Another issue is parasites, such as mites and lice, which can infest a dove's feathers and skin, causing irritation and discomfort. Doves can also get nutritional deficits if they need more vitamins, minerals, and other essential nutrients in their food. This can weaken their immune systems and cause other health problems.

Traumatic injuries, like hitting a window or an animal that wants to eat it, can also shorten a dove's life if they are not handled. Doves can avoid many health problems by getting regular checkups with their vet and eating a balanced diet. This will help them live longer and better lives.

Giving these gentle birds a clean and safe place to live and teaching them good grooming and cleanliness habits are essential for keeping them healthy. Understanding and caring for everyday health problems can help doves live better in captivity or the wild.

What Are The Best Ways To Protect Doves?

Protecting doves involves several measures to ensure their safety and well-being. One of the best ways is to give them a safe and acceptable place to live, like an aviary or a well-designed outdoor enclosure.

This environment should offer protection from predators like cats, birds of prey, and other animals that may threaten doves. Also, staying out of high heat or cold as much as possible can help keep you from getting stressed out and having health problems.

Regularly monitoring the dove's surroundings is crucial to identify and address potential hazards promptly. This means checking the enclosure for any signs of damage or weakness and removing any items or substances that could hurt the birds. Plenty of food and clean water are essential for their nutrition and hydration, improving their health and making them less likely to get sick.

Putting up predator deterrents like fences, nets, or motion-activated devices can also help keep unwanted guests out of the doves' living area. Lastly, establishing a relationship with a qualified avian veterinarian can ensure access to proper medical care and advice to address any health concerns promptly.

Lifespan of Different Dove Species

Different species of doves can live for different amounts of time based on their environment, what they eat, and how well they are cared for overall. Generally, in the wild, most dove species have a lifespan ranging from 1 to 5 years.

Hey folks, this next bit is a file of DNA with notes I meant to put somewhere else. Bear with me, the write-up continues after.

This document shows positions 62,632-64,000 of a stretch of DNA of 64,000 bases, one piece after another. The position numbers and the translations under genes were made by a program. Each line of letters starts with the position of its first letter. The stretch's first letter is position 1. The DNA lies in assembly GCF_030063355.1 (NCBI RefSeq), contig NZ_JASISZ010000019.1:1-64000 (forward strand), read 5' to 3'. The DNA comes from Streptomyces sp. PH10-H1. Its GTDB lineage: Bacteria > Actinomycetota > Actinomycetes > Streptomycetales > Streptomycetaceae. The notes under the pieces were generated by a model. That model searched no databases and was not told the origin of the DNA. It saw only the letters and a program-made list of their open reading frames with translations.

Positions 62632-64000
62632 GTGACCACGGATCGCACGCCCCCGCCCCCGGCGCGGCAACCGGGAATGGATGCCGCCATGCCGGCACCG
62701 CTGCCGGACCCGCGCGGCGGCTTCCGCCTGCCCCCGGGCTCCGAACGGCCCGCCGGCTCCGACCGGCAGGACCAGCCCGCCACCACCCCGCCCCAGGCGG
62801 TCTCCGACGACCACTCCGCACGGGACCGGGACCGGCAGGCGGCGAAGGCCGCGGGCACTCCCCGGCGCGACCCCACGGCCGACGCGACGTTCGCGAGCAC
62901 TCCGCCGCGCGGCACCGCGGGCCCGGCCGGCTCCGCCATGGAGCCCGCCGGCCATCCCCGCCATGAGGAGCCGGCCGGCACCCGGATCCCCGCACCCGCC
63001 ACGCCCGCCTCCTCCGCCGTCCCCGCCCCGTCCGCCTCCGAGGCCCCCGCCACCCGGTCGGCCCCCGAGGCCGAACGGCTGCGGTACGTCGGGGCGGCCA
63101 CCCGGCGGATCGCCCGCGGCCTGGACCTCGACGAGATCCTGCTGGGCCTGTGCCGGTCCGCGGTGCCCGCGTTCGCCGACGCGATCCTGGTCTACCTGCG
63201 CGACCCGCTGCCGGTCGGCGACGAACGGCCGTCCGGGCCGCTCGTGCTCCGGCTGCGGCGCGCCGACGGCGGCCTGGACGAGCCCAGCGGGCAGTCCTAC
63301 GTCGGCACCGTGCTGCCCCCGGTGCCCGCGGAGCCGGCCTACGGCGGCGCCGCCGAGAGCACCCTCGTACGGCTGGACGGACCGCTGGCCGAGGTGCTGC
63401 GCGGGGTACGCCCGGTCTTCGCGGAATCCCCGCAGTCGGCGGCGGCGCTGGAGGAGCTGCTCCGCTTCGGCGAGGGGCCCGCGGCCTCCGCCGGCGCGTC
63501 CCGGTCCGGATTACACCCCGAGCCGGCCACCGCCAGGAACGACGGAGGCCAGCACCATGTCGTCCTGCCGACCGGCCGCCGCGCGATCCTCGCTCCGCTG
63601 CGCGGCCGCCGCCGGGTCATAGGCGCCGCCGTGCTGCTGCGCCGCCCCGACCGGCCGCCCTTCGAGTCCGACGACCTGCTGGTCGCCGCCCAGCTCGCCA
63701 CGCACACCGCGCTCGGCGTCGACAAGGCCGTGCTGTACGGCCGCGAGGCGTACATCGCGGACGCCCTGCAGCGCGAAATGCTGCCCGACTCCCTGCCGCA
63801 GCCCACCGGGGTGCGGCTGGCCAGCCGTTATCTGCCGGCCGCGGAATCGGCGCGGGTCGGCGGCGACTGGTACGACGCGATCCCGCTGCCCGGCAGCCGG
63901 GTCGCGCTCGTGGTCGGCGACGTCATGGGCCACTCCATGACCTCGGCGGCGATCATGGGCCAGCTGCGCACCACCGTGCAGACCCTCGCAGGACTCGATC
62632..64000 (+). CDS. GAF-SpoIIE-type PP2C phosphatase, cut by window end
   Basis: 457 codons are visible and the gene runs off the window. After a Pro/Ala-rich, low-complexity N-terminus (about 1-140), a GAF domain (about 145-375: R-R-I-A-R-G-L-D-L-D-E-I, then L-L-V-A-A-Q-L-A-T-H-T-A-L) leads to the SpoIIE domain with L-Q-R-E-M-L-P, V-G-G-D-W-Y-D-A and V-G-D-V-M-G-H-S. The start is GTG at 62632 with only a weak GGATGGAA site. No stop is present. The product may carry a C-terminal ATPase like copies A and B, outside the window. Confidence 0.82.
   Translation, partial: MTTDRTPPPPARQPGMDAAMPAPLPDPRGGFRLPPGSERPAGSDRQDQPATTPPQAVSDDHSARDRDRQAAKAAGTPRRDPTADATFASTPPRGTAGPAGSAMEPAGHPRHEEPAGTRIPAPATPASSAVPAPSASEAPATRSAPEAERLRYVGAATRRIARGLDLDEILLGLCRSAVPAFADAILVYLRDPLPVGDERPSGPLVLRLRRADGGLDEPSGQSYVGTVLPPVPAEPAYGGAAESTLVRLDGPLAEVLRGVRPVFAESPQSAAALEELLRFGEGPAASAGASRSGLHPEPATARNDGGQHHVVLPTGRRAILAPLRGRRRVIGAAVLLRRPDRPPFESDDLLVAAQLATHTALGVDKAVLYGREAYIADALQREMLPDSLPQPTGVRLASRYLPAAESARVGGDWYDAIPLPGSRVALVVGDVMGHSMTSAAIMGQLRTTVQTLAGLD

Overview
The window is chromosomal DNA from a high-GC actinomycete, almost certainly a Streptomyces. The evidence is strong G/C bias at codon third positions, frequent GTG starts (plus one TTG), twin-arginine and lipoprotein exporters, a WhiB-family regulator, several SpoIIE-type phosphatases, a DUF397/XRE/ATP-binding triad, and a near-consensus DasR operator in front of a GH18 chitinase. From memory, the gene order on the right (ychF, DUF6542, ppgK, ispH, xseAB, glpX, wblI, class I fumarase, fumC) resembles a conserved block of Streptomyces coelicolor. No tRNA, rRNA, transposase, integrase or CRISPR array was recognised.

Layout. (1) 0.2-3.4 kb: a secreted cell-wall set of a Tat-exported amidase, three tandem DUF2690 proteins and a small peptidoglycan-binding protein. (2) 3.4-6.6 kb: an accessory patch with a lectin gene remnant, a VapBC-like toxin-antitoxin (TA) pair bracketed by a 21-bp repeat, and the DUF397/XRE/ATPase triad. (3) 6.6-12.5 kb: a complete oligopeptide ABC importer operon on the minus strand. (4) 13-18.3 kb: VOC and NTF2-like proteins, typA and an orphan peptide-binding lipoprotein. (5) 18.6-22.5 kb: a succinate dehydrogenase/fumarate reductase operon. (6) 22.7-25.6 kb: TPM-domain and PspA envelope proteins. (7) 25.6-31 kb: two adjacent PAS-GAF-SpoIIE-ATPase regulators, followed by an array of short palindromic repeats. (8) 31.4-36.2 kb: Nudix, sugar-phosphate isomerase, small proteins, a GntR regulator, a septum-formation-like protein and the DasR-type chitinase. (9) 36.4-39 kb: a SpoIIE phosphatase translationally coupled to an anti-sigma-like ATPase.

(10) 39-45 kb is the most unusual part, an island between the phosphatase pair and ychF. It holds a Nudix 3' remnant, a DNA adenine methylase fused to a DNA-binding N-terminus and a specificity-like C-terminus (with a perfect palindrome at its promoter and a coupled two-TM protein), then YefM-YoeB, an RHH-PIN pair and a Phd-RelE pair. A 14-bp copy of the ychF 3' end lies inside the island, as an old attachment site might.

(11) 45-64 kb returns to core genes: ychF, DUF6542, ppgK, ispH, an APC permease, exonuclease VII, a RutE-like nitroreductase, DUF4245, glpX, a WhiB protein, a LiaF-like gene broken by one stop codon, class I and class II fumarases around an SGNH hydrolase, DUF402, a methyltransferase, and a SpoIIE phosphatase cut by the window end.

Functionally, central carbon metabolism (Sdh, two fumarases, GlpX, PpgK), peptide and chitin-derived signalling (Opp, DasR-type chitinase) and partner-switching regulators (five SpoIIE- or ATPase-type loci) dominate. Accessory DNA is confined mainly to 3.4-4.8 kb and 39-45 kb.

However, some species, like the Mourning Dove, can live up to 10 to 15 years in ideal conditions. Doves tend to live longer when they are kept as pets because they don't have to worry about being eaten or hurt and can always find food and a safe place to stay.

For example, Ring-necked doves, one of the most commonly kept dove species, typically live between 12 to 15 years in captivity. Similarly, Diamond doves have an average lifespan of 7 to 12 years when well cared for in a home environment.

Factors such as genetics, diet, living conditions, and medical care significantly impact the longevity of dove species. Giving pet doves a healthy diet, good housing, regular check-ups with the vet, and a stress-free atmosphere can all help them live longer.

Tips for Promoting Dove Life Expectancy

Proper Nutrition: Provide a balanced diet of seeds, grains, and fresh fruits and vegetables. Ensure access to clean, fresh water daily.

Safe Environment: Create a safe and secure living space for your doves, free from potential hazards such as predators, toxic plants, and extreme temperatures.

Regular Veterinary Care: Schedule routine check-ups with an avian veterinarian to monitor your doves' health and address potential issues early on.

Cleanliness: Maintain a clean living environment by regularly cleaning their cage or aviary to prevent the buildup of waste and bacteria.

Social Interaction: Doves are social birds and thrive in the company of others. Provide opportunities for social interaction and companionship with other doves.

Enrichment Activities: Stimulate your doves' minds with toys, perches, and opportunities for exercise to prevent boredom and encourage mental and physical stimulation.

Monitor Behaviour: Monitor your doves' behaviour and look for signs of illness or distress. Promptly address any changes in behaviour or health concerns.


Understanding the factors that influence the lifespan of doves and implementing appropriate care strategies is essential for ensuring their well-being.

By providing a nutritious diet, a safe environment, regular veterinary care, social interaction, enrichment activities, and monitoring their behaviour, you can significantly contribute to extending the lifespan of your doves.

Additionally, staying informed about common health issues and taking proactive measures to address them can further support their longevity. By following these guidelines and prioritising the health and happiness of your doves, you can enjoy many years of companionship with these gentle and beautiful birds.

Frequently Asked Questions

Why Do Doves Have a Short Lifespan?

Doves may have a short lifespan due to various factors such as predation, disease, environmental hazards, and stressors. Additionally, inadequate nutrition, lack of proper care, and genetic predispositions can contribute to their shorter lifespan.

For How Long Does a White Dove Live?

Like other dove species, white doves typically live for about 10 to 15 years in the wild. However, they can live up to 20 years or more in captivity with proper care and protection from predators and environmental hazards.

How Long Do Doves Live in Captivity?

Doves can live for about 10 to 15 years in captivity, although they may live up to 20 years or more with proper care and a suitable environment. Providing a stress-free and comfortable environment is crucial for their longevity.

About Hammad Tariq

Hammad Tariq, the passionate founder and author of HappiestBeaks, is a dedicated bird enthusiast, caretaker, and lover. With a deep-seated affection for avian companions, he channels his expertise into crafting insightful and informative blogs on bird care and behavior.